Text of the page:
Marvin hailed from Oakland, California and was a car owner in the late ‘40’s. As a young man he was encouraged by the late Margo Burke to take over the driving chores of his Mercury late model and see how he faired. He was good from day one, with plenty of natural talent, and started winning races all over the west coast in the early ‘50’s. He won five races when NASCAR came west, however, he had notched many before that and was a big crowd favorite everywhere he went. In 1954 Big Bill France asked him to come east and he helped him arrange a ride. Marv was fast, smooth and won early on. He drove for the Wood Brothers, the Petty’s and Holman & Moody, with 17 Winston Cup Wins including the 1962 Daytona 500, driving for Smokey Yunick in the Jim Stephens Pontiac. On of NASCAR’s 50 greatest drivers and already a Hall of Famer, we are pleased to have veteran Chrysler Corp. test driver and long time friend Danny Eames with us tonight to accept Marvin’s award. Unfortunately Marv could not be in two places at one time and as badly as he wanted to be here tonight he was commissioned by Pontiac to restore his Daytona winning car for the Brickyard 400 next weekend. See www.stockcarreunion.com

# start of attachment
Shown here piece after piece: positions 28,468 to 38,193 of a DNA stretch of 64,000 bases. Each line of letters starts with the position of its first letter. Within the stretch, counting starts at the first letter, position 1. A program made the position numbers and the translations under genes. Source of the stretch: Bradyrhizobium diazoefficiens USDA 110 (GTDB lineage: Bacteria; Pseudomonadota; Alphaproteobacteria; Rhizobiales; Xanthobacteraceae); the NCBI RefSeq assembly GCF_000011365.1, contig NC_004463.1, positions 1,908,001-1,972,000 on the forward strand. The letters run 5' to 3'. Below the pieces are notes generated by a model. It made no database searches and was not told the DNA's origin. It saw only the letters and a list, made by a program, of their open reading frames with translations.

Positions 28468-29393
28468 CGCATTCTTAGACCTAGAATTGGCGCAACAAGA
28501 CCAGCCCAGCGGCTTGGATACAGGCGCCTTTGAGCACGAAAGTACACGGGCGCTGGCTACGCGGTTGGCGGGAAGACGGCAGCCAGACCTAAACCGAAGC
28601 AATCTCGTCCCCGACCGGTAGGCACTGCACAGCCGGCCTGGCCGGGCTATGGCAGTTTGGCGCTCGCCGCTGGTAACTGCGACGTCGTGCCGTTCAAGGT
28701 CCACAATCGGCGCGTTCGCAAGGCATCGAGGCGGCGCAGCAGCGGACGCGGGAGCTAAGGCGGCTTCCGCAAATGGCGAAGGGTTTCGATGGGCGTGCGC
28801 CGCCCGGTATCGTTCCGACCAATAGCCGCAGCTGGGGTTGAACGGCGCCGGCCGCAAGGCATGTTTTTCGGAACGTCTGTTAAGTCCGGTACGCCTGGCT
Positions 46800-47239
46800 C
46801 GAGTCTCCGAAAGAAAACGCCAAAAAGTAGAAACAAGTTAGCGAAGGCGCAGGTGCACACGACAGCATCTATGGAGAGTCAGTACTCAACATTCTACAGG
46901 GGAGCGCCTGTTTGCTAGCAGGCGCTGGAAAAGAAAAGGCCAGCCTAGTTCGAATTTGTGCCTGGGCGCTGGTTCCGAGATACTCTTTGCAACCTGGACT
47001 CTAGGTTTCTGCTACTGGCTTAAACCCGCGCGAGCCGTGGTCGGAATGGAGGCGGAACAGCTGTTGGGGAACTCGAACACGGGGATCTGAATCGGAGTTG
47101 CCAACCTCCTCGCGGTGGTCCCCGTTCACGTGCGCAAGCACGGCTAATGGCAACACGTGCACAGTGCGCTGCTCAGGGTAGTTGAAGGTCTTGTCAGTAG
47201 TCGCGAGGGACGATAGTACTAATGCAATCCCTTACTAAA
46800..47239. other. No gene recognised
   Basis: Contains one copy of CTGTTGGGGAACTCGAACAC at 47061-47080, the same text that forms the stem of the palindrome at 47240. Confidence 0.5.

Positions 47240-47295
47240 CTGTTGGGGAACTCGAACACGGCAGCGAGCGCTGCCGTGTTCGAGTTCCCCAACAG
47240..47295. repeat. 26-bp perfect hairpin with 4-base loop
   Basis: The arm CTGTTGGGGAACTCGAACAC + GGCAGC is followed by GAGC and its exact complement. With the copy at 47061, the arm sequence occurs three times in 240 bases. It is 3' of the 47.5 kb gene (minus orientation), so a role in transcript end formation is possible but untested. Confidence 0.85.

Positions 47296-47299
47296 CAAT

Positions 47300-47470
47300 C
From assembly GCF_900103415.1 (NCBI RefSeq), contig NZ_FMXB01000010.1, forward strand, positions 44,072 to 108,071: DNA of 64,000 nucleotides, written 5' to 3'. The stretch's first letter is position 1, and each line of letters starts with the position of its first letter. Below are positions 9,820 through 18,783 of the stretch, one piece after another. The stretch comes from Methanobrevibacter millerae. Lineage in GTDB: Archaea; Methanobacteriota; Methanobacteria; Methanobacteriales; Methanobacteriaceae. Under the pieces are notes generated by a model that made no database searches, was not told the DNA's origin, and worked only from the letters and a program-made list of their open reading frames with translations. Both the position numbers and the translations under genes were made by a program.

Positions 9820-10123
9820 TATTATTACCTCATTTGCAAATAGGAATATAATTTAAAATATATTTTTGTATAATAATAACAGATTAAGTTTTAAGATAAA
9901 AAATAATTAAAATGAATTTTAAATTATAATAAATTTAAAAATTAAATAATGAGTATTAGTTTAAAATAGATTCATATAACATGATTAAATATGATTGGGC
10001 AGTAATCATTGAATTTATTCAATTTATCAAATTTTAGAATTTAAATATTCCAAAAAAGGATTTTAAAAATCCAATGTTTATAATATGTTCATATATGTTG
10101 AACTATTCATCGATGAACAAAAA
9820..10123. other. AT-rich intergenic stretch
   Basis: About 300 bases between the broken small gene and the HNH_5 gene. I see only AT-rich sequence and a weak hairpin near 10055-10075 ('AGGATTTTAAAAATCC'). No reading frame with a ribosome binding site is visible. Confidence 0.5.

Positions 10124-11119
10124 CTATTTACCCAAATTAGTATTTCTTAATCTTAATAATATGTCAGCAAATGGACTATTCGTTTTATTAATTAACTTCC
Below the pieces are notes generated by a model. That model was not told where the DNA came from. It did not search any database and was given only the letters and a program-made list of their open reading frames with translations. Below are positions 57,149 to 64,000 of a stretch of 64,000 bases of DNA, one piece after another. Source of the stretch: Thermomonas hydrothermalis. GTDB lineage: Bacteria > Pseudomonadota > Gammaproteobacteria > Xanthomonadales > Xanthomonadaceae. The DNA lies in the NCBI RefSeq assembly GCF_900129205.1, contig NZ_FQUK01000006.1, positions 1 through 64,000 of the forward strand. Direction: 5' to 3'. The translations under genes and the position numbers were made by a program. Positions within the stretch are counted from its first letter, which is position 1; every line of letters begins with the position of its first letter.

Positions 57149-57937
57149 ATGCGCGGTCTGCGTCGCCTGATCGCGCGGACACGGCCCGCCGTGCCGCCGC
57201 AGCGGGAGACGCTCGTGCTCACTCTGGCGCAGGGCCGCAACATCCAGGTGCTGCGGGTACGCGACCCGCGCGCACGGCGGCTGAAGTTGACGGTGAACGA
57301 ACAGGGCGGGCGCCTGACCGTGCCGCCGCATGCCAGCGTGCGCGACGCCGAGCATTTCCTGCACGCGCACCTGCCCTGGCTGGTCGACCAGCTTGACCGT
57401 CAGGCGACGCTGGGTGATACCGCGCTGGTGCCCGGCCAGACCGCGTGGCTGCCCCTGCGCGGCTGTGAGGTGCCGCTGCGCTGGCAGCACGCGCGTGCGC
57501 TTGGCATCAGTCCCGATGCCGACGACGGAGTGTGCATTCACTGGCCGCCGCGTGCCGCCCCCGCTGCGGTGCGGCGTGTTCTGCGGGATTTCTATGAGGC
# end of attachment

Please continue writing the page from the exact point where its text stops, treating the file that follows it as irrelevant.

Lifetime EVENTS POLES WINS TOP 5 MONEY
Totals 214 21 17 97 $262,966.
Birthdate: May 28, 1926
Birthplace: Menonomie, WI
Wife: Bettie Gong Panch (deceased)
Children: Richie (1955-1985), Marvette
Residence: Port Orange, Florida and Canton, North Carolina

Please Check Out MarvinPanch.com For More Details and Stories on Marvin!

Career Achievements

  • 1958 - 2nd in Grand National (Winston Cup) Drivers points
  • 1959 - Charter Member Pure-Darlington Record Club
  • 1961 - First Pontiac to win Daytona 500
  • 1963 - SMPA Myers Brothers Memorial Award
  • 1965 - First driver to sweep both Atlanta races
  • 1966 - Unocal 600 Winner's Association Inductee
  • 1976 - Honored by Charlotte Motor Speedway - Marvin Panch Day
  • 1986 - Honorary Starter - Budweiser at the Glen, Watkins Glen International